2014 CGRS Presenters

Nine students represented the University of Kansas Lawrence Campus at the 2014 Capitol Graduate Research Summit. View their research here.

Emily Beck | Bioenginnering | Advisor: Michael Detamore

Decellularized Cartilage Hydrogels for Cartilage Tissue Engineering

Emily BeckBeck’s research focuses on the clinical translation of tissue engineering to create scaffolds that assist in cartilage regeneration. Specifically, Beck is modifying current tissue engineered products to enable them to be implanted into a patient, which could lead to improved treatment options and quality of life for arthritis patients.


Yufei Cheng | Electrical Engineering | Advisor: James P.G. Sterbenz

Telecommunication Network Vulnerability and Geodiverse Routing Protocol

Yufei ChengCheng’s current research focuses on resilient routing protocol design and analysis of vulnerability location for optical fiber networks. This research addresses the challenges telecommunication networks face when affected by natural disasters and intentional attacks.


Brittany Hartwell | Bioengineering | Advisor: Cory Berkland

Cellular Response to a Novel Multivalent Polymeric Immunotherapy for Multiple Sclerosis

Brittany HartwellHartwell’s research develops an improved therapy for multiple sclerosis that exceeds current therapies in both safety and effectiveness by specifically targeting the immune response at the source of the disease. Her research not only has implications for effectively combating MS, but also sheds light on how to better develop therapies for other diseases of the immune system such as cancer, HIV/AIDS, and other autoimmune diseases.


Sharmin Kader | Architecture | Advisor: Keith Diaz Moore

Development of Hospice Environmental Assessment Protocol (HEAP): A Post Occupancy Evaluation Tool for Hospice Building Facilities

Sharmin KaderKader’s research creates a Post Occupancy Evaluation tool for hospice facilities, named Hospice Environmental Assessment Protocol (HEAP), which will provide information about the performance of the built environment according to patients’ requirements. This knowledge will help to develop design guidelines for better architectural practice.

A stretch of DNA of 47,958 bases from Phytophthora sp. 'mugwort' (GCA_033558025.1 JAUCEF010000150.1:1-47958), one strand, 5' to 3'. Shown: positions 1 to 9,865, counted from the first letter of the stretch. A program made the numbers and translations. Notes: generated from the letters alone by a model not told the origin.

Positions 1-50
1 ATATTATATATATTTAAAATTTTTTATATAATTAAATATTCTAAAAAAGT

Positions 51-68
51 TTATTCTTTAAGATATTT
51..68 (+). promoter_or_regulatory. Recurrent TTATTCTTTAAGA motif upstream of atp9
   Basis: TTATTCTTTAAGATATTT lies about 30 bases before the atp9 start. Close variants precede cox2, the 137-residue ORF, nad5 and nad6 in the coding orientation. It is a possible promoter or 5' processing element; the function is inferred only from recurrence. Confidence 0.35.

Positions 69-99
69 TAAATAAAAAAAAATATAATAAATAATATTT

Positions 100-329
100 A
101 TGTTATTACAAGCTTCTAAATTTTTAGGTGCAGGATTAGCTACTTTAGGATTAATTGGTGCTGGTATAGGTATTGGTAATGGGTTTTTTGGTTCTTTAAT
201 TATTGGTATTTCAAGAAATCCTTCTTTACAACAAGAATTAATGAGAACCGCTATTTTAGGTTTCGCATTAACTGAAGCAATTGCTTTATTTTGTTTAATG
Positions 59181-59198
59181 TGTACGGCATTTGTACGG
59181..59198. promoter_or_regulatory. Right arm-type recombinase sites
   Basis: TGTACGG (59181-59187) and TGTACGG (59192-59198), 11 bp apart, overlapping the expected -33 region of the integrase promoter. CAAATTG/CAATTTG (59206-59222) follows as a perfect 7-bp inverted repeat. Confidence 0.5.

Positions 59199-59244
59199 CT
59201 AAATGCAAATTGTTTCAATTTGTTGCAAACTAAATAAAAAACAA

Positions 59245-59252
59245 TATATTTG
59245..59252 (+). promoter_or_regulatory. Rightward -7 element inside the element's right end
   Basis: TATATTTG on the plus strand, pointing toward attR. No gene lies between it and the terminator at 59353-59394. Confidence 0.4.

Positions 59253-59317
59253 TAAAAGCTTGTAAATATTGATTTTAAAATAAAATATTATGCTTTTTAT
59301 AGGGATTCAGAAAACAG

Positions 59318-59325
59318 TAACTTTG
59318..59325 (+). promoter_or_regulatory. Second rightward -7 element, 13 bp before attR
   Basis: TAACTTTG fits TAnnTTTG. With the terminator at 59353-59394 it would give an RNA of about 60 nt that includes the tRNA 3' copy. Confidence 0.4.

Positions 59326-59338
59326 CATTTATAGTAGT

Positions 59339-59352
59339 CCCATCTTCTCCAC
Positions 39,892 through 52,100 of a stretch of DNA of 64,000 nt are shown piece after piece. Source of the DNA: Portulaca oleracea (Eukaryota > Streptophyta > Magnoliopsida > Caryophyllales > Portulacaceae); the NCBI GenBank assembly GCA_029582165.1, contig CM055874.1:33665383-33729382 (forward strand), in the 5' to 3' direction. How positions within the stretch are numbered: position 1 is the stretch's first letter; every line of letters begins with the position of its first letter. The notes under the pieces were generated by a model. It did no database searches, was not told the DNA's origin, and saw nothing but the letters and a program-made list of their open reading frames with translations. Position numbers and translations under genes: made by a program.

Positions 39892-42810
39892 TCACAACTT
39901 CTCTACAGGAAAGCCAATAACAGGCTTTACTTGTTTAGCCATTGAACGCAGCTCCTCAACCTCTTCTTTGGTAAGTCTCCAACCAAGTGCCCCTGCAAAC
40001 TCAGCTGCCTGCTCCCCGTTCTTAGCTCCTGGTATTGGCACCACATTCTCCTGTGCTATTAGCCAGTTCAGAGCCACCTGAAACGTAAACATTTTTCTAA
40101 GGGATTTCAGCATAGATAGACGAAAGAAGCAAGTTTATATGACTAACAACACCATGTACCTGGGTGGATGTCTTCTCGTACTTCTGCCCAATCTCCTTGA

Margaret Lloyd | Social Work | Advisor: Jody Brook

The Disparate Impact of Alcohol, Methamphetamine and Other Drugs on Family Reunification after Foster Care in Kansas

Margaret LlyodLloyd’s research focuses on how various drugs of abuse differentially impact family reunification after foster care. Her findings indicate that methamphetamine use is a significant barrier to reunification, and that parental drug addiction is associated with substantially longer stays in foster care. These findings suggest that a more robust intervention approach could positively impact reunification.


Lindsey Ott | Bioengineering | Advisor: Michael Detamore

Biomaterial Device for Repairing the Pediatric Airway

Lindsey OttOtt’s research centers around developing tissue engineered constructs for pediatric tracheal defect repair. Her work seeks to alleviate tracheal defects in children affected by airway stenosis.


Cynthia L. Taylor & Benjamin Rutt | Psychology | Advisor: Changming Duan

Evaluation of Text4baby Promotional Efforts in Finney County and State Level Replication

Cynthia TaylorBenjamin RuttTaylor and Rutt’s research focuses on the impact of promotional efforts to increase enrollment in Text4baby in the state of Kansas. Through a technology they use regularly, Text4baby quickly and easily provides pregnant women and new mothers with essential health information to help them care for themselves and their children.


Yan Xia | Molecular Biosciences | Advisor: John Karanicolas

Designing Small Molecule Inhibitors of RNA-binding Proteins by Mimicry

Yan XiaXia and his fellow researchers have developed an innovative approach for the specific inhibition of Musashi-1, which is a protein promoting tumorigenesis. Xia’s methodology provides a new therapeutical paradigm for glioma treatment, and can be generalized to inhibit other anti-disease targets.


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